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Ever come across the terms 'hatchback' or 'sedan' and wondered what they mean? Well, those are just descriptions of car body styles or the type/form of vehicle design. In this short guide, we explain the different kinds of car designs out there.
This is just a guide for beginners. Most of you would probably know all this, but there are many who don't.
Modern-day design increasingly sees body styles merging and being influenced by designs of all categories of vehicles, but we have tried to keep it simple. Here, we bring to you the basic car body types available in the country today.
A sedan, also called a saloon, is a passenger car with a bonnet covering the engine and a separate boot for luggage at the rear. This is one of the most popular body styles of cars today and can seat at least four people. A sedan is also known as a ‘three-box' design. An example of a sedan is the Honda City.
A hatchback is a car with a sloping back and a hinged rear door that opens upwards. These cars differ from SUVs, MPVs or vans by being much more compact. Hatchbacks usually have seating for four-five people and is almost always a tight squeeze. An example of a hatchback is the Maruti Suzuki Swift.
An SUV (Sports Utility Vehicle) is similar to an estate, but usually bigger and higher off the ground. SUVs are often offered with four-wheel-drive and are designed for both on-road and off-road use. Some have the towing capacity of a pickupand offer the passenger-carrying capacity of a minivan or large sedan. An example of an SUV is the Ford Endeavour.
MPVs (Multi-Purpose Vehicles) feature a one- or two-box design and are taller than station wagons. They often see estate-like interior appointments and are generally regarded as people-carriers, people-movers, minivans, or MUVs (Multi Utility Vehicles). MPVs are designed to be spacious and usually get three rows of seating to accompany seven or more passengers. An example of an MPV is the Toyota Innova Crysta.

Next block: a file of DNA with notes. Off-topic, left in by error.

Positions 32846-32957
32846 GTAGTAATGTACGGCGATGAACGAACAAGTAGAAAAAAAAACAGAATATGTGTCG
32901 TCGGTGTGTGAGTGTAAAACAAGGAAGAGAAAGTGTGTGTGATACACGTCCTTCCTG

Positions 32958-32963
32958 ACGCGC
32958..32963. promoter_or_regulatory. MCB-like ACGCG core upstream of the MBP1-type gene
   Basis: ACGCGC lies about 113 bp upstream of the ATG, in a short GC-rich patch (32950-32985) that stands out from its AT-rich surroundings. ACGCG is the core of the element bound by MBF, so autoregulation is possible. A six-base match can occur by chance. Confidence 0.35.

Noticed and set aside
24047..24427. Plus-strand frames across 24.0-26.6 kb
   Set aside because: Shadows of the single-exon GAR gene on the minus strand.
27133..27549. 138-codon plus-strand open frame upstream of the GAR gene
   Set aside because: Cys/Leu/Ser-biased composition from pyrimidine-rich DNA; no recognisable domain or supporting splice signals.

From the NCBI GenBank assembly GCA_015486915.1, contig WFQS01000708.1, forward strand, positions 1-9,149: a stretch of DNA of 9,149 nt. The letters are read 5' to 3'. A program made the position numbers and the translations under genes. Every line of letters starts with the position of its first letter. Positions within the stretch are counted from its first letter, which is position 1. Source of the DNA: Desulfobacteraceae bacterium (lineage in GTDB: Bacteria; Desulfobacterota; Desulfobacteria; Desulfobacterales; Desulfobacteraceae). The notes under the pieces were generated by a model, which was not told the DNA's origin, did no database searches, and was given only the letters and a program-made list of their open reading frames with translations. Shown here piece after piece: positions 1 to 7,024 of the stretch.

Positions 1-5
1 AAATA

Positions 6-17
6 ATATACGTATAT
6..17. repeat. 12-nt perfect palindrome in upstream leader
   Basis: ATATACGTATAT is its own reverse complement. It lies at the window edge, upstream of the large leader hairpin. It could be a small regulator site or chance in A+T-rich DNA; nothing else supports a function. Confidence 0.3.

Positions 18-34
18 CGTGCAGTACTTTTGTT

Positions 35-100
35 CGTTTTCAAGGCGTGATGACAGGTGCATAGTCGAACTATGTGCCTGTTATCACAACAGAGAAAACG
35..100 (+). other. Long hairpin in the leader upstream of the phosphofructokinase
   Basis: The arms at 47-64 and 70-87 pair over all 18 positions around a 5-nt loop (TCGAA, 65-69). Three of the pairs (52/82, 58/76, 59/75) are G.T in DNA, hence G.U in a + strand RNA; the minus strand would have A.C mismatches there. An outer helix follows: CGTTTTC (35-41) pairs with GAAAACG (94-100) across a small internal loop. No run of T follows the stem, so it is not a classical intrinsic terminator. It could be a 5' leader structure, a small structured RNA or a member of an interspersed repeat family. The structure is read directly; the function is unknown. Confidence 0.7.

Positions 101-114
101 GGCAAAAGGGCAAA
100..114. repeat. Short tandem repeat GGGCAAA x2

Estates (or station wagons) have a body style similar to a sedan, but with an extended rear luggage or cargo area. These cars have a two-box design with the passenger compartment extending over where the boot would have been in a saloon. They are usually based on sedans and often share the same frontal design. Estates are not very common in India, but an example is the Audi RS6.
A crossover is a vehicle built on a car platform but often with featuressuch as SUV-like increased ground clearance and a higher seating position. Crossovers are typically designed only for light off-roading. An example of a crossover is the Ford Freestyle.
Coupes (correctly written as 'coupé') are often the sportier variants of saloon cars, with doors reduced from four to two. However, coupe body style varies from carmaker to carmaker, and now there are even four-door coupes like the Mercedes-Benz CLS-Class. The name ‘coupe' comes from the French verb ‘couper'; meaning ‘to cut'. An example of a two-door coupe is the Ford Mustang, while the automotive industry is even witnessing abominations like SUV-coupes.
A convertible (or cabriolet) is a body style with a foldable or retractable roof. Such cars often have a canvas or vinyl roof (soft top) while some examples have roofs made of plastic, aluminium or steel (hard top). Convertibles are usually two-door cars. An example of such a car is the BMW Z4.
A pickup is a Light Motor Vehicle (LMV) with an open rear cargo area known as ‘bed'. They are extremely popular in the USand feature factory-built integrated beds. The term also applies to coupe-style utility vehicles that are based on a car chassis or a dedicated platform. Such pickups are called ‘utes' in Australia and New Zealand. They are often available with two or four doors for the passenger compartment and are called single-cab pickups or double-cab pickups, respectively. An example of a pickup is the Isuzu D-Max V-Cross, which features a double-cab design.